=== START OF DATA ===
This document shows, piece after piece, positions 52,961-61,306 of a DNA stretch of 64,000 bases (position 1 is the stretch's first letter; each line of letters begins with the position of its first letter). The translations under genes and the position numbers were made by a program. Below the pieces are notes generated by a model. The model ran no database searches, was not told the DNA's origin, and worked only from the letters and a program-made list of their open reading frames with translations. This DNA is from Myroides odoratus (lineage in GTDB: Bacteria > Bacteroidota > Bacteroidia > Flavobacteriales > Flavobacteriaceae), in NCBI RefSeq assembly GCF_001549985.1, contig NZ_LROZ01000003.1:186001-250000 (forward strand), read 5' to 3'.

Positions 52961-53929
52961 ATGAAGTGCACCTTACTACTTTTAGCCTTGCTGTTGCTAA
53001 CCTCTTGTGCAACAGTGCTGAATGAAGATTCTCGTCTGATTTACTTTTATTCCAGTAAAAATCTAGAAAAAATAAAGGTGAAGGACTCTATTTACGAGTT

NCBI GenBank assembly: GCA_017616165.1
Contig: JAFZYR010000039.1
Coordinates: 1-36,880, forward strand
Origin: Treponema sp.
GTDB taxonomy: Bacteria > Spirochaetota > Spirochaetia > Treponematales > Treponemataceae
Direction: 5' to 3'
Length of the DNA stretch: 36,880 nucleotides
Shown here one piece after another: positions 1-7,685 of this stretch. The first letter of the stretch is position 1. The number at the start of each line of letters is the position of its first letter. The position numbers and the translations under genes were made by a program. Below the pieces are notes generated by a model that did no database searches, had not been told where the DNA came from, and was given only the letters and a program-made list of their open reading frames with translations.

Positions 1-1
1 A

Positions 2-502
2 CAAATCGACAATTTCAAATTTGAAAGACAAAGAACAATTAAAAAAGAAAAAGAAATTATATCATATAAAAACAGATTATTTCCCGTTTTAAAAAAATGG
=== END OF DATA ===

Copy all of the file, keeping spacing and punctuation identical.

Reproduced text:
This document shows, piece after piece, positions 52,961-61,306 of a DNA stretch of 64,000 bases (position 1 is the stretch's first letter; each line of letters begins with the position of its first letter). The translations under genes and the position numbers were made by a program. Below the pieces are notes generated by a model. The model ran no database searches, was not told the DNA's origin, and worked only from the letters and a program-made list of their open reading frames with translations. This DNA is from Myroides odoratus (lineage in GTDB: Bacteria > Bacteroidota > Bacteroidia > Flavobacteriales > Flavobacteriaceae), in NCBI RefSeq assembly GCF_001549985.1, contig NZ_LROZ01000003.1:186001-250000 (forward strand), read 5' to 3'.

Positions 52961-53929
52961 ATGAAGTGCACCTTACTACTTTTAGCCTTGCTGTTGCTAA
53001 CCTCTTGTGCAACAGTGCTGAATGAAGATTCTCGTCTGATTTACTTTTATTCCAGTAAAAATCTAGAAAAAATAAAGGTGAAGGACTCTATTTACGAGTT

NCBI GenBank assembly: GCA_017616165.1
Contig: JAFZYR010000039.1
Coordinates: 1-36,880, forward strand
Origin: Treponema sp.
GTDB taxonomy: Bacteria > Spirochaetota > Spirochaetia > Treponematales > Treponemataceae
Direction: 5' to 3'
Length of the DNA stretch: 36,880 nucleotides
Shown here one piece after another: positions 1-7,685 of this stretch. The first letter of the stretch is position 1. The number at the start of each line of letters is the position of its first letter. The position numbers and the translations under genes were made by a program. Below the pieces are notes generated by a model that did no database searches, had not been told where the DNA came from, and was given only the letters and a program-made list of their open reading frames with translations.

Positions 1-1
1 A

Positions 2-502
2 CAAATCGACAATTTCAAATTTGAAAGACAAAGAACAATTAAAAAAGAAAAAGAAATTATATCATATAAAAACAGATTATTTCCCGTTTTAAAAAAATGG